A fuel pump 70 is coupled to fuel pulsator 60. More specifically, pump 70 is coupled to pulsator 60 such that fuel supplied to pump 70 is then discharged downstream through fuel pulsator 60. Fuel pump 70, pulsator 60, and controller 62 are also electrically coupled to a power source 74.
 During engine operation, combustion instabilities within combustion chamber 42 are facilitated to be reduced by fuel control system 40. Fuel control system 40 overcomes a need for a control system to be coupled between a combustion chamber and a pulsator, and overcomes a need for continuous feedback. More specifically, controller 62 tunes pulsator 60 to pulse fuel to provide an optimum frequency and amplitude for resonance avoidance within combustion chamber 42. The control system also tunes pulsator 60 to avoid any subharmonics of the resonant frequencies inherent within combustion chamber 42.
 During production configuration, controller 62 also provides an additional benefit for turning and durability. For example, if a different resonant mode is identified at various fueling levels or operating conditions within the combustor, controller 62 may be tuned to adjust pulsator 60 to a frequency that avoids resonance. More specifically, controller 62 may be tuned such that pulsator 60 avoids subharmonics of the acoustic frequencies.
 Graph 41 illustrates three exemplary acoustic signal modes that may be present during production configuration. More specifically, in the exemplary embodiment, a 120 Hz axial mode, a 480 Hz tangential mode, and a 1000 Hz radial mode are represented. During development, acoustic signal modes are identified and used to determine an initial frequency for operation of pulsator 60, or more specifically, a pulsator frequency to deactivate the three acoustic modes simultaneously. Within graph 41, a tuning level of zero implies that the pulsator frequency is a subharmonic of the acoustic frequency, and that pulsator 60 may actually reenforce the acoustic wave at various points in time. For example, a pulsator frequency of 40 Hz could reenforce all three modes and as such, is avoided by controller 62. On the other hand, as shown in FIG. 3, pulsator frequencies at high detuning levels facilitate avoiding wave reenforcement. For example, a pulsator frequency of 80 Hz could be used to provide broad band detuning of the 120 Hz axial mode, while a pulsator frequency of 74 Hz or 87 Hz could be used to provide detuning of all three modes over a more narrow frequency band.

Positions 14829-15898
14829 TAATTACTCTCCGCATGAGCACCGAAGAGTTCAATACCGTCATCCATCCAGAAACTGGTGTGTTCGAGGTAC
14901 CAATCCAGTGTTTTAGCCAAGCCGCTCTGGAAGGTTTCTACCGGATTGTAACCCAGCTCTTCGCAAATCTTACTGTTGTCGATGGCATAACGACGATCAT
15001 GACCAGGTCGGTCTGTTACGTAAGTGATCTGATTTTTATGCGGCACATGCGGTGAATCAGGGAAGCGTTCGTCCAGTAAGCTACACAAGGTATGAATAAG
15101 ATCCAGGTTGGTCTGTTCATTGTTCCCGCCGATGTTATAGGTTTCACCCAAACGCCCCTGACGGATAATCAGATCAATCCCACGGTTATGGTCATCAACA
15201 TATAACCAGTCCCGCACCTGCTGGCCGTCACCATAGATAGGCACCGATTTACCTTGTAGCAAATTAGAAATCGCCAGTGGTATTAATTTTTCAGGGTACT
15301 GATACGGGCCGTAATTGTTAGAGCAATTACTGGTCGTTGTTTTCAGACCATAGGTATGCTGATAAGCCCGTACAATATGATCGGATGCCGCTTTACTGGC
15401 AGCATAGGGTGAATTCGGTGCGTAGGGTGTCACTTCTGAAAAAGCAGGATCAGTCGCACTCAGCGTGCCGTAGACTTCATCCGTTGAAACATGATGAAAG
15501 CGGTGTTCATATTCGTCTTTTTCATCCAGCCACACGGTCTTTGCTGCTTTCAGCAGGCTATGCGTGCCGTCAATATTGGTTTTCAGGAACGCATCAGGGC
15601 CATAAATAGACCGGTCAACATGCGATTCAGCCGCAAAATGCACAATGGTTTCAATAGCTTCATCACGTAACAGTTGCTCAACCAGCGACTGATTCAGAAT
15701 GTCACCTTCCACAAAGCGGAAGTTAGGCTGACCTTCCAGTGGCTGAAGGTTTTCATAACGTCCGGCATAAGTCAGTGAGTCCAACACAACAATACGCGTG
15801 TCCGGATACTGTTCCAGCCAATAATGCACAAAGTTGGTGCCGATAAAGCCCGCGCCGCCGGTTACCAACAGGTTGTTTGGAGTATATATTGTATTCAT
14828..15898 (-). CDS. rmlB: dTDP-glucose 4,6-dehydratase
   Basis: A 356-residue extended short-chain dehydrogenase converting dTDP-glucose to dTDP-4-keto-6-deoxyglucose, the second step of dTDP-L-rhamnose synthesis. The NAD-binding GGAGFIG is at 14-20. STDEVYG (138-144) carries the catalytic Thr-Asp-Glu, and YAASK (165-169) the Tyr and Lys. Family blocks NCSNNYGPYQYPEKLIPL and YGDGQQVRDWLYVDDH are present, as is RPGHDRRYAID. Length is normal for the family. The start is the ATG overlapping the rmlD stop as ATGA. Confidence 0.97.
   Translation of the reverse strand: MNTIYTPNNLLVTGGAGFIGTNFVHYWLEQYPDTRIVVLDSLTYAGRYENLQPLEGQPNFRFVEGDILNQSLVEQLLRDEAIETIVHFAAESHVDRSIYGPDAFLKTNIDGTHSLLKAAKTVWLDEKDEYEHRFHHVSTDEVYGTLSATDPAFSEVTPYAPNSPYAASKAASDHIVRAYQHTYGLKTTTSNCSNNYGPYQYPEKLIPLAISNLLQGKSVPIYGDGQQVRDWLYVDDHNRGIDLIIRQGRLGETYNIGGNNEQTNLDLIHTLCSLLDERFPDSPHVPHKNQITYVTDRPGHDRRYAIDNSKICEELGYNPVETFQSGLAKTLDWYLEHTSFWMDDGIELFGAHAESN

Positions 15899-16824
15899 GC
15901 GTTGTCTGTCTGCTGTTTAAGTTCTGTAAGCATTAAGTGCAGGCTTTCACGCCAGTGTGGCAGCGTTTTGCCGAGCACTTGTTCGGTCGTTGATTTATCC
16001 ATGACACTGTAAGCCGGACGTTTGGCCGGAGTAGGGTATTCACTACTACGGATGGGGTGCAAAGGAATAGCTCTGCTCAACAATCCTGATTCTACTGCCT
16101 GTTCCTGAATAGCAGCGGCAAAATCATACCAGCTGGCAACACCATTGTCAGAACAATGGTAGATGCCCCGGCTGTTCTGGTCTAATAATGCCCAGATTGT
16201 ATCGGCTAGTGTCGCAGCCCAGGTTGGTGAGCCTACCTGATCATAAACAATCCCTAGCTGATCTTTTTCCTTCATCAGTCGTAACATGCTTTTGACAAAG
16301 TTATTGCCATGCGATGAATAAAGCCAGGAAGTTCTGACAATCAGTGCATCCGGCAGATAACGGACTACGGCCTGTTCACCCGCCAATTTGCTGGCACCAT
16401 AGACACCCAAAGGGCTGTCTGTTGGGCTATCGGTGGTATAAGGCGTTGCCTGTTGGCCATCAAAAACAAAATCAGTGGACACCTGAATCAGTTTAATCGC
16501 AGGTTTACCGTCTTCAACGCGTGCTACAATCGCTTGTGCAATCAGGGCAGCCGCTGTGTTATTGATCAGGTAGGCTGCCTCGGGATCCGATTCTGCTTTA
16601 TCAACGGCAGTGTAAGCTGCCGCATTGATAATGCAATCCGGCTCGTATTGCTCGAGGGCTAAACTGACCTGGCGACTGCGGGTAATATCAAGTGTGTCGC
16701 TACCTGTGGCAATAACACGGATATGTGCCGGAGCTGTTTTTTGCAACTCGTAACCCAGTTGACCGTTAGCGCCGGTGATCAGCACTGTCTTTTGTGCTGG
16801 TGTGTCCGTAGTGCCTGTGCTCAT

Controller 62 also enables detuning frequencies to be selected that avoid natural mechanical frequencies of the combustion system hardware. Thus, the combustion process is driven at a frequency that does not couple with an acoustic frequency of combustion chamber 42. More specifically, combustion chamber resonant frequencies are reasonably fixed in range, and as such, once a combustion deactivating or detuning frequency is selected for fuel pulsation, controller 62 controls adjustments of pulsator 60 through the range of engine operations. Accordingly, pulsator frequencies of a smaller magnitude may be induced to combustion chamber 42 in comparison to other known pulsators, and as such, controller 62 facilitates extending a useful life of the combustion hardware. Furthermore, during operating conditions in which combustion instability is not present, pulsator 60 may be de-energized.
 The above-described fuel control system is cost-effective and highly reliable. The control system provides an indirect and deactive method for promoting stable combustion that includes pulsing burning fuel at a frequency that avoids natural acoustic resonant frequencies of the combustion chamber and subharmonics of these resonant frequencies. Thus, the combustion process is driven at a frequency that does not couple with an acoustic frequency of the combustion chamber. As a result, the fuel control system facilitates stable combustion in a cost-effective and reliable manner throughout the range of engine operating conditions.
 While the invention has been described in terms of various specific embodiments, those skilled in the art will recognize that the invention can be practiced with modification within the spirit and scope of the claims.
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|EP2028422A2 *||Aug 22, 2008||Feb 25, 2009||Delavan Inc.||Variable amplitude double binary valve system for active fuel control|
|WO2013192525A1 *||Jun 21, 2013||Dec 27, 2013||Solar Turbines Incorporated||Liquid fuel turbine engine for reduced oscillations|
|U.S. Classification||60/776, 60/725|
|International Classification||F02C7/22, F02C9/26|
|Cooperative Classification||F05D2270/14, F02C7/22, F02C9/266|
|European Classification||F02C7/22, F02C9/26C|
|Sep 27, 2001||AS||Assignment|
|Jun 25, 2007||FPAY||Fee payment|
Year of fee payment: 4
|Jul 6, 2011||FPAY||Fee payment|
Year of fee payment: 8
|Jul 6, 2015||FPAY||Fee payment|
Year of fee payment: 12